Indicators, however, aren’t slam-dunks. Uneven terrain or a change in wind speed and direction can create contradictory signs. Investigators must continually assess scores of clues to ensure they’re moving toward the GOA and, ultimately, the SOA, or specific origin area, a more precise determination of the fire’s beginning. Throughout the process, they take copious notes and document their findings with photographs — details necessary for writing unimpeachable reports that may be cited in a court of law.

As they begin to zero in, investigators must also slow down. It’s important not to work too quickly and risk overlooking vital clues. Shuffling around on hands and knees is standard procedure as they establish search grids and comb through the ashes, hunting for something that may be no bigger than a single paper match — burnt remains virtually indistinguishable from acres of scorched surroundings.

Cal Fire local police and other organizations, share data to develop a timeline for the fire, which forced the evacuation of several towns, including Paradise. (Credit: Scott Strazant/San Francisco Chronicle/Hearst Newspapers via Getty Images)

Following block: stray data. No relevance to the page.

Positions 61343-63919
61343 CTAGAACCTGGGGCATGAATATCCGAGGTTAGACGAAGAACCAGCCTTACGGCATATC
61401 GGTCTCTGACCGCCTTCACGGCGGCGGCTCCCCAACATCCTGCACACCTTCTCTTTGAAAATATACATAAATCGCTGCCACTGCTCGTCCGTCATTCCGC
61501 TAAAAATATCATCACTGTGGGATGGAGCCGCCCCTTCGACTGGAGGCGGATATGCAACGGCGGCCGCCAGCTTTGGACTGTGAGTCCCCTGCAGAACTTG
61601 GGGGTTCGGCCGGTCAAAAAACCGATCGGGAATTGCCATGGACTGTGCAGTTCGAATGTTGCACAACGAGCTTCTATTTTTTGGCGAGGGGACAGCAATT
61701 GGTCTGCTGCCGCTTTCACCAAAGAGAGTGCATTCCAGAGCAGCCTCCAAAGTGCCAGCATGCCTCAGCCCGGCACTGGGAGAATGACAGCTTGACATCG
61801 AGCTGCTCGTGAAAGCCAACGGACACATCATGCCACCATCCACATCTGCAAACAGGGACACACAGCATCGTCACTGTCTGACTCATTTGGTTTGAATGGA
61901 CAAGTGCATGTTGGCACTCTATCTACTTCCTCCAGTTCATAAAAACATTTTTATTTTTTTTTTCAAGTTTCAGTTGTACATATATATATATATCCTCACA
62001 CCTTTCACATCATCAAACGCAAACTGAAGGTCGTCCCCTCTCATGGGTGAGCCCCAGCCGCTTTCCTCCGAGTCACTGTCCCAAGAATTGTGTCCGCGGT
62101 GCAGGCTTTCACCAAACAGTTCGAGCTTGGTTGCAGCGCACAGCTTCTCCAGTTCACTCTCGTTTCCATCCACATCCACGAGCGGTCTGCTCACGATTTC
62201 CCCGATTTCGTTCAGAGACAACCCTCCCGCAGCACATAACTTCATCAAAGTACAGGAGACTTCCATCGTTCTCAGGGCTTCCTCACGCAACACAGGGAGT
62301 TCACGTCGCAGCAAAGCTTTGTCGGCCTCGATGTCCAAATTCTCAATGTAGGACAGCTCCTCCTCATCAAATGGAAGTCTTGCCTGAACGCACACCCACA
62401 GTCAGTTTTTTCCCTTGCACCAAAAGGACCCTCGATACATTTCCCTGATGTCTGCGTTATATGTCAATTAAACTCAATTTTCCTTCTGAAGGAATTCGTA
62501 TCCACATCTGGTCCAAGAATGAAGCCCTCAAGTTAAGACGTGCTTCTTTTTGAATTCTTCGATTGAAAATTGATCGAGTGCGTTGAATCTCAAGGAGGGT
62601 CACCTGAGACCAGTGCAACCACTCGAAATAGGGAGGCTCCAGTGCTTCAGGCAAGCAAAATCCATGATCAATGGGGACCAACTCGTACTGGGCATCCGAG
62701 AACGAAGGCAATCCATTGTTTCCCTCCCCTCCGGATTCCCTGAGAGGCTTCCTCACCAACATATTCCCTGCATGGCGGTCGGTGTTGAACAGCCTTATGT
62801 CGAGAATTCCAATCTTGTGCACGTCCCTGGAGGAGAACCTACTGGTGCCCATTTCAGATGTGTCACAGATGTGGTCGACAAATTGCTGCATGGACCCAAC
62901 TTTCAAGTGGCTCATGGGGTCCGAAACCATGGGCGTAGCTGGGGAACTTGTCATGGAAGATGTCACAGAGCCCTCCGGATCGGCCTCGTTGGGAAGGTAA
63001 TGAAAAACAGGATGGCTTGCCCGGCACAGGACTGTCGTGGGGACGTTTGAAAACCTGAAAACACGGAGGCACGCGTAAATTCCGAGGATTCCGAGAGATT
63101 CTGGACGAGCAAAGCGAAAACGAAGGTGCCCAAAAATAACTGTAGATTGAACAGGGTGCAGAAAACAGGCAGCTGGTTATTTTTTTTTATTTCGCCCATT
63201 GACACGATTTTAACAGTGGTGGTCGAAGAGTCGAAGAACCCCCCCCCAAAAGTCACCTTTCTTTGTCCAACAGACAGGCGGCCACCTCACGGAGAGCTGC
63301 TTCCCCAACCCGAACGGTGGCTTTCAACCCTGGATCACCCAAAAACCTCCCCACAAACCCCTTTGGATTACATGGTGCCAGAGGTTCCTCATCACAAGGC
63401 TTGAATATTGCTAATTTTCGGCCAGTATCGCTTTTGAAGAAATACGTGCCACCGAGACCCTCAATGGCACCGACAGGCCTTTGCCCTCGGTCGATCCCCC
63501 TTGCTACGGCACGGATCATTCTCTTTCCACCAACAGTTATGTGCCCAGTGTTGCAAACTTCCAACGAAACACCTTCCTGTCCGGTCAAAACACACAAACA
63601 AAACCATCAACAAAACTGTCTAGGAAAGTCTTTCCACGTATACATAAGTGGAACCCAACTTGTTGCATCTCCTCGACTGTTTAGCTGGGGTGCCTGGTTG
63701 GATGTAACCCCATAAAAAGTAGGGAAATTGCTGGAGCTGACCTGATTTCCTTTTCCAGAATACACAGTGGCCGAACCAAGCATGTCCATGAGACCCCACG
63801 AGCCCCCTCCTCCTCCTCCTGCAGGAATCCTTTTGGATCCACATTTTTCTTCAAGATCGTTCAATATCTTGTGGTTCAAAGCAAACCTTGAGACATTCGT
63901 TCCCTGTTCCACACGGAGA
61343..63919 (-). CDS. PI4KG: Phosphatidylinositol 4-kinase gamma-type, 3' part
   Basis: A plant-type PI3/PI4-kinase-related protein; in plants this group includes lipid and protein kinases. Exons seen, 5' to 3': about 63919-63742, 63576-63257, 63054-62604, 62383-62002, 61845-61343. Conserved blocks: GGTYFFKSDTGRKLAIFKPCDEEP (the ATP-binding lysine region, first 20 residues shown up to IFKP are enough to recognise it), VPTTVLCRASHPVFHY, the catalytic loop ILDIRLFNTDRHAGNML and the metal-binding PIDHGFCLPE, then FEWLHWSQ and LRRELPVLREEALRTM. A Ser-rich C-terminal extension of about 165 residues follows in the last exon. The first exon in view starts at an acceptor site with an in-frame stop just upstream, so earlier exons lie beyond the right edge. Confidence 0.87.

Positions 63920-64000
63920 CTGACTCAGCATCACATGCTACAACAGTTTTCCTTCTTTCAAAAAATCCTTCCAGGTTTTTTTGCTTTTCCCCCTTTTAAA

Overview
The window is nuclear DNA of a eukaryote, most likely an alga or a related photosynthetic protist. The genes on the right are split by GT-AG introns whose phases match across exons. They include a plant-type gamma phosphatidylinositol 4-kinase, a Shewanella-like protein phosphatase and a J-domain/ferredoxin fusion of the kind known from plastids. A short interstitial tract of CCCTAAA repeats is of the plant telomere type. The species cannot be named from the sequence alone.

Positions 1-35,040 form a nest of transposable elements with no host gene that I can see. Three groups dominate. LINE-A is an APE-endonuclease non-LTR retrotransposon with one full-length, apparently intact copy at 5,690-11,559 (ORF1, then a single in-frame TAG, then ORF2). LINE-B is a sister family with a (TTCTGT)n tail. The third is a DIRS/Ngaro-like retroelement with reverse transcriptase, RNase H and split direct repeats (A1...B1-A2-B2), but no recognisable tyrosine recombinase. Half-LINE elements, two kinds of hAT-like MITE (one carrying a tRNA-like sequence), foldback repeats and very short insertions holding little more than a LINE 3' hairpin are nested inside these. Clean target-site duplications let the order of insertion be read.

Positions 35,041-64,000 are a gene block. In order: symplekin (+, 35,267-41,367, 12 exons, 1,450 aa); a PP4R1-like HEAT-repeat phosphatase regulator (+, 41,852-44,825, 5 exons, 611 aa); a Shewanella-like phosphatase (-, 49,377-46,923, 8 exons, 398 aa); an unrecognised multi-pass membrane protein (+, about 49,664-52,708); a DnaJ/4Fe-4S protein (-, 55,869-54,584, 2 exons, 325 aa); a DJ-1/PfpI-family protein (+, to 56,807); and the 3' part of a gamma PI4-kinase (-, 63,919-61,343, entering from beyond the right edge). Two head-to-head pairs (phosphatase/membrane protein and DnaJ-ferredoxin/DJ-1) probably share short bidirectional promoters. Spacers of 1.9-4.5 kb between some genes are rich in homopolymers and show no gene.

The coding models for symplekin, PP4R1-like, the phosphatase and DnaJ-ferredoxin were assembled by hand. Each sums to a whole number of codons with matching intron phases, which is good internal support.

Dangerous conditions

Kluge headed up narrow California Highway 70 toward Pulga as the smoke column loomed on the horizon. Nearing the fire, he pulled into a temporary command post that had been set up in the tiny village of Yankee Hill. There he learned that several nearby towns were already under mandatory evacuation. The fire was beginning to rage.

Preliminary reports said that access to the probable origin area was blocked. Kluge put on his protective fire-resistant suit, got back in his truck and headed toward the burn. When he turned onto the road that led into the canyon, he saw the reports were right — falling rocks and burning debris had blocked access. But he had a bit of luck — he’d spotted a bulldozer sitting on a flatbed trailer on a Highway 70 turnout. The heavy equipment operator was responding to the fire alert but didn’t have a specific duty. Kluge gave him one: Clear the access roads.

As he followed the lumbering bulldozer into the canyon, Kluge began to see macro fire patterns — char indicators and foliage freeze. A quarter-mile later, indicators suggested he had entered the backing vector, or “heel,” of the fire. Somewhere nearby was the GOA. The canyon sides were steep and sandy; the sun was hot and the wind was bending the tall conifers. The roar of the growing burn was overlaid with the thrum of air tankers and helicopters as firefighting response began to gear up.